It turned out that in some unusual circumstances, which I’ll detail below, our edge servers were running past the end of a buffer and returning memory that contained private information such as HTTP cookies, authentication tokens, HTTP POST bodies, and other sensitive data. And some of that data had been cached by search engines.
The Ragel code is converted into generated C code which is then compiled. The C code uses, in the classic C manner, pointers to the HTML document being parsed, and Ragel itself gives the user a lot of control of the movement of those pointers. The underlying bug occurs because of a pointer error.
Automatic/programmatic generation of C? Looks like it.
Part of the infosec team started fuzzing the generated code to look for other possible pointer overruns. Another team built test cases from malformed web pages found in the wild. A software engineering team began a manual inspection of the generated code looking for problems.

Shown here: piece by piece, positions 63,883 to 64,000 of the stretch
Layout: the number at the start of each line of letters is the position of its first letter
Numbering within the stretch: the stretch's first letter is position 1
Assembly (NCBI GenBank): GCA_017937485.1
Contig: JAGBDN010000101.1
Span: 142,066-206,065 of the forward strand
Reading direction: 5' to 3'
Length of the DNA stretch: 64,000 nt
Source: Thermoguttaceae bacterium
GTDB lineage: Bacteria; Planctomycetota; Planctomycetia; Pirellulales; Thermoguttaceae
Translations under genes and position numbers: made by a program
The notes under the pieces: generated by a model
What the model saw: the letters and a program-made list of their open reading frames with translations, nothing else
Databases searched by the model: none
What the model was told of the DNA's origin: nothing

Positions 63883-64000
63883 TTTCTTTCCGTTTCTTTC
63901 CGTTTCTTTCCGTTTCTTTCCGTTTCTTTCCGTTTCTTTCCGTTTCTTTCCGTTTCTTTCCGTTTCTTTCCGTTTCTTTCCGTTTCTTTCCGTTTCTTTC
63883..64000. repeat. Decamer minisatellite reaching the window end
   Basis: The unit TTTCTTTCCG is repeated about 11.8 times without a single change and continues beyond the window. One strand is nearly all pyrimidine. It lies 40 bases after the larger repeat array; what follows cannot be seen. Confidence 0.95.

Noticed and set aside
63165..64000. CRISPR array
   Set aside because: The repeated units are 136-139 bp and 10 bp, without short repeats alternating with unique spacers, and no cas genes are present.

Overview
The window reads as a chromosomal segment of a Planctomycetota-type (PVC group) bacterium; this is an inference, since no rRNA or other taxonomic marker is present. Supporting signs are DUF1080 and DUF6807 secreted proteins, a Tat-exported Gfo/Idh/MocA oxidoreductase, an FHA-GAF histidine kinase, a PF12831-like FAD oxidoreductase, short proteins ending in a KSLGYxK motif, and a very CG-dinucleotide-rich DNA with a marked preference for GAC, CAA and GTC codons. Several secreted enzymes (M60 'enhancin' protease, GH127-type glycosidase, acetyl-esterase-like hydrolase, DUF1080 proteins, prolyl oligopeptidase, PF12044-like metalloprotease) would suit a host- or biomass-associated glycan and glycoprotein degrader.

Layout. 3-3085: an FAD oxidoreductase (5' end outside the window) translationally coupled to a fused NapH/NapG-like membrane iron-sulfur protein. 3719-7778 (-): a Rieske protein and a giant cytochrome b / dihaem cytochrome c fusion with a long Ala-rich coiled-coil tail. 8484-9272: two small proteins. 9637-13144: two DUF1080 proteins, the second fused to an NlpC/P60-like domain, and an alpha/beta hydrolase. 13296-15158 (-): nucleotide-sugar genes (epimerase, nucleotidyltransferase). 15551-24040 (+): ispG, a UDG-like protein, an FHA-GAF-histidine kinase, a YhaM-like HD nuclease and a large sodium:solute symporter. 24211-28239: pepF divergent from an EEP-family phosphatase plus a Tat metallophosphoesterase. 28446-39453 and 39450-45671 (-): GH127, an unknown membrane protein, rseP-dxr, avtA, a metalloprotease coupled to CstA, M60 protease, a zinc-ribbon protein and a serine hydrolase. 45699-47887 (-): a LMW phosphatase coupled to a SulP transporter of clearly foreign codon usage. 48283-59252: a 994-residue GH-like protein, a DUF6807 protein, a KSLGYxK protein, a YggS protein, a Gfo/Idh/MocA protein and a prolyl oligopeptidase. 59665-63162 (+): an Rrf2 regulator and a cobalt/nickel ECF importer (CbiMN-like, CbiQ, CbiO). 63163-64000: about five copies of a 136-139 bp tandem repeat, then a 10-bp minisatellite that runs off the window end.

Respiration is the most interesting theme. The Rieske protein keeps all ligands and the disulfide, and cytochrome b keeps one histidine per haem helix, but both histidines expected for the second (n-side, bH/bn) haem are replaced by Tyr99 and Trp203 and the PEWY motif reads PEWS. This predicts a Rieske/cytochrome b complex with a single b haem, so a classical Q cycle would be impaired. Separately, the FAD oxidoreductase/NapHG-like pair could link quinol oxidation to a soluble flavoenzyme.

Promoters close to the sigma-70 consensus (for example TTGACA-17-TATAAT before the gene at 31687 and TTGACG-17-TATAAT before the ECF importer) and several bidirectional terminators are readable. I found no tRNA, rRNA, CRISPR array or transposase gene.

At that point it was decided to add explicit pointer checks to every pointer access in the generated code to prevent any future problem and to log any errors seen in the wild. The errors generated were fed to our global error logging infrastructure for analysis and trending.
No tests, either. Or at least, minimal tests.
Good loot? Maybe:
However, the memory space being leaked did still contain sensitive information. One obvious piece of information that had leaked was a private key used to secure connections between Cloudflare machines.
In response to heightened concerns about surveillance activities against Internet companies, we decided in 2013 to encrypt all connections between Cloudflare machines to prevent such an attack even if the machines were sitting in the same rack.
The private key leaked was the one used for this machine to machine encryption. There were also a small number of secrets used internally at Cloudflare for authentication present.